A blog post by Summer Intern Ryan Motevalli-Oliner.
I met Loring Cornish one week before I started my internship at the JMM. As a resident of Randallstown, MD I had the opportunity to come and tour the exhibits on my own time before the internship started. It just so happened that Loring was at the museum that very day. When I entered his exhibition Loring was giving a tour to a couple. I continued through the exhibit on my own eavesdropping when I could. Loring and the couple left leaving me all alone in the exhibit. Shortly thereafter Loring came rushing back in to point out a specific piece in the exhibit, Just Words. He talked about the piece with such excitement; like how a child might explain an achievement they are proud of. Loring walked me through the piece pointing out the many words that made up the piece. He opened my eyes to a piece that from a far just looked like pieces of metal welded together. His excitement sparked an excitement in me to look deeper into his work. That was my first interaction with Loring Cornish; I never told him my name.
I told Loring my name for the first time at Commodore Rogers Elementary & Middle School when he came in to work with the students who were making their own mosaics. Loring walked in to excited “hellos” from the students. He said hello to Elena Rosemond-Hoerr and then me. To my astonishment he remembered my face and where he saw it before. I introduced myself and we talked for a few minutes before he dived into working with the students. He went from student to student talking to them about their work. If he saw a name he addressed the student by it, even if he pronounced the name wrong. To an outside observer it seemed like he had known these students for months. The excitement he showed for the students’ mosaics was the same excitement he showed for his own work. Again, Loring sparked excitement within me. His interaction with the students made me want to stop acting like an intern and act more like a teacher and to interact with the students. I tried this new approach the following week. I got to know a student, Ty-Shawn. We talked about many things including my strange resemblance to Adam Sandler and his belief that I was 45 years old. Loring came back this week and amazed me again as he sat down to try and make his own mosaic with the same crafts the students were using. Honestly I do not think his turned out as great as some of the students, and I am sure he is fine with that.
My most recent interaction with Loring was at the JMM’s first Thursday event, Brews and Schmooze. The event entitled “Piecing a Path: A Night with Loring Cornish,” was designed with Loring in mind. Guests were given the opportunity to collage candle holders and socialize with others over falafel. The guests had the chance go on a guided tour of Loring’s exhibit with the artist himself. Loring gave two tours, and his enthusiasm during the second, smaller tour was at the same level if not higher than the first, larger tour. Loring’s enthusiasm, for his work, was felt by all who listened to him tell the story of each piece. Guests commented on how energetic and full of spirit Loring was and their envy that he was able to do something he loved to do. Loring’s love of his work and the impact he made on his audience inspired me once again. His passion that he transferred to his audience cannot be explained. He is an amazing man that contributes to society through his love of art making, something I hope to do as a teacher.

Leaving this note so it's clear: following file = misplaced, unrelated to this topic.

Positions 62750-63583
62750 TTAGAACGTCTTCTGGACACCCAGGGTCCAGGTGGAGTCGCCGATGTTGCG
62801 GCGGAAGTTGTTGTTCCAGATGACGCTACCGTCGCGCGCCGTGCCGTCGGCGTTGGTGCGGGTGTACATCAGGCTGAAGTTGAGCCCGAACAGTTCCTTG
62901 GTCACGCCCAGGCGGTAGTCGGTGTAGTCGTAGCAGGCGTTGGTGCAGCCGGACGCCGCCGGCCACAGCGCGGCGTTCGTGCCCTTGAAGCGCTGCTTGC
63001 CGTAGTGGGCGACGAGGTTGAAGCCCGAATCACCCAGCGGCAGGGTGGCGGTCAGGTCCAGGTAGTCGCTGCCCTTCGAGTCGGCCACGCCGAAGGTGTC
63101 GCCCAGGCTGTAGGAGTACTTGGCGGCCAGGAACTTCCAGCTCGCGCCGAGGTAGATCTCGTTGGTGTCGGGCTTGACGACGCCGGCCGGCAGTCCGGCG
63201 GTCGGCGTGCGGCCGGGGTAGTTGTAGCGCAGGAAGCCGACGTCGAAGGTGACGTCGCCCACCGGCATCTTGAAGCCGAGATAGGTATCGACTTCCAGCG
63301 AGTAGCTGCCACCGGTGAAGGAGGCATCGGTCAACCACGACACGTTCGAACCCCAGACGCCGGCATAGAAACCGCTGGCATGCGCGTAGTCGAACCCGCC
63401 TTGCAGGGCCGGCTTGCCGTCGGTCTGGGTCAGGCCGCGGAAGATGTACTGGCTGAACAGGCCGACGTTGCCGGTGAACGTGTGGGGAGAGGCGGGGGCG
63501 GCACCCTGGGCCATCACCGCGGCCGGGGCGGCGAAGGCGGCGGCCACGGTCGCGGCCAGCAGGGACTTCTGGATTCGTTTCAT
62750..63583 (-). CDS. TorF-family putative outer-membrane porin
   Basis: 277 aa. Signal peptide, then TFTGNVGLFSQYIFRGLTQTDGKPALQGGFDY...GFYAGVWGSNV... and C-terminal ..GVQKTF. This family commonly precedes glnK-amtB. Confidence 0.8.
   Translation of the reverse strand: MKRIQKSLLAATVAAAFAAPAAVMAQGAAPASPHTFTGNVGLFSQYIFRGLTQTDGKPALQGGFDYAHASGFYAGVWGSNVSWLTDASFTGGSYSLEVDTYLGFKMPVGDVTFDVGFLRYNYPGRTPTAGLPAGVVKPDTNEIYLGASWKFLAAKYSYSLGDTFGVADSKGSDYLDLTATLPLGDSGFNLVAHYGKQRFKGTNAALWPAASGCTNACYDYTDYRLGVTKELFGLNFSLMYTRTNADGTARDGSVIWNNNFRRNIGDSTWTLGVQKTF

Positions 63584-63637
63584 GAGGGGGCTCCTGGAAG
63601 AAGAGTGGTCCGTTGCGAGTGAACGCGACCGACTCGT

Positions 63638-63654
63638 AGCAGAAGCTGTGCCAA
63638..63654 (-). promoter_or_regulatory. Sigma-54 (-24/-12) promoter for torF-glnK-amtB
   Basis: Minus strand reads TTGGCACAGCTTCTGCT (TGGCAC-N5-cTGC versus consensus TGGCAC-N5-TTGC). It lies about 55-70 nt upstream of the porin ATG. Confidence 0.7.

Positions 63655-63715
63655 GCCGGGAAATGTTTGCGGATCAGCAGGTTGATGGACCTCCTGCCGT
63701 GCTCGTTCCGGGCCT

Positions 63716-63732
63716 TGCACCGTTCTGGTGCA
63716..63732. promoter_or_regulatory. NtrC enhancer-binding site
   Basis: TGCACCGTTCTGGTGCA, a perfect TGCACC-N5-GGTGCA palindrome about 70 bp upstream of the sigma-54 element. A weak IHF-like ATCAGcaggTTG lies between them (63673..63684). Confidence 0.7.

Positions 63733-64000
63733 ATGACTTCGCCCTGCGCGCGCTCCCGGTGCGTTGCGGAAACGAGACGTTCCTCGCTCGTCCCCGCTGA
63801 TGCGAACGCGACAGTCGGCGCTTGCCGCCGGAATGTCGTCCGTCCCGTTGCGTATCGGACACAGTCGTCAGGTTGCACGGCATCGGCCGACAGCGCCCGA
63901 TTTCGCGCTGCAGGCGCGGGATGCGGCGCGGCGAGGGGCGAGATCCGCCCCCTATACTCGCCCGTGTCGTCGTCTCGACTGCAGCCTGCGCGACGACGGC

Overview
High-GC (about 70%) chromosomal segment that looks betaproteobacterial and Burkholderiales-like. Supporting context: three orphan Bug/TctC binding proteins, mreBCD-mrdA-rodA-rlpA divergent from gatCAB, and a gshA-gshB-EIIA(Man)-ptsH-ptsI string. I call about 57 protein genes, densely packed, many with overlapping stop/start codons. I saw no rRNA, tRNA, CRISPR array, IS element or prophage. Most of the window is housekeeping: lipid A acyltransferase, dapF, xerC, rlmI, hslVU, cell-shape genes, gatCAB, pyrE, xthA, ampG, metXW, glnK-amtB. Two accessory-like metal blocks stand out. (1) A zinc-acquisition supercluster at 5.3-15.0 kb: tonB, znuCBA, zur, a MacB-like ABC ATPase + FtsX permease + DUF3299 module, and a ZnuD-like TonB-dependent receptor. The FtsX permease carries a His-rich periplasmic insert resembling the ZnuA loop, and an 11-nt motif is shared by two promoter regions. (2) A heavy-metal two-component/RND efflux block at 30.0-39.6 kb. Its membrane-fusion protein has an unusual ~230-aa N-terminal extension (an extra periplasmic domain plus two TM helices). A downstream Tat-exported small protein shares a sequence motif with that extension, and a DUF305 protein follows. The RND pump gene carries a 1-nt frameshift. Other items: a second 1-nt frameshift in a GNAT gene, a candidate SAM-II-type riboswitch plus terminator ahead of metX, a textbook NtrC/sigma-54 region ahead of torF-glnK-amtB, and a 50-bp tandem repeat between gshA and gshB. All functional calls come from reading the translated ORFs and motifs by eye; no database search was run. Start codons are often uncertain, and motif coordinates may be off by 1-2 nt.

Meeting Loring and getting to see him interact with people has inspired me. He is an optimistic man with a smile always on his face. I am sad his exhibit is leaving the JMM (the last day is July 17) and my interactions with Loring will decrease, but I am extremely lucky to have met an artist with such excitement for the world. If you have not seen Loring’s exhibit “In Each Other’s Shoes” I strongly encourage you to stop by the JMM before July 17th and if you cannot make it, see the exhibit when it goes to the Banneker-Douglass Museum in Annapolis in September. Even without meeting Loring Cornish, I can guarantee that by taking the time to really look at Loring’s work, you too will be inspired.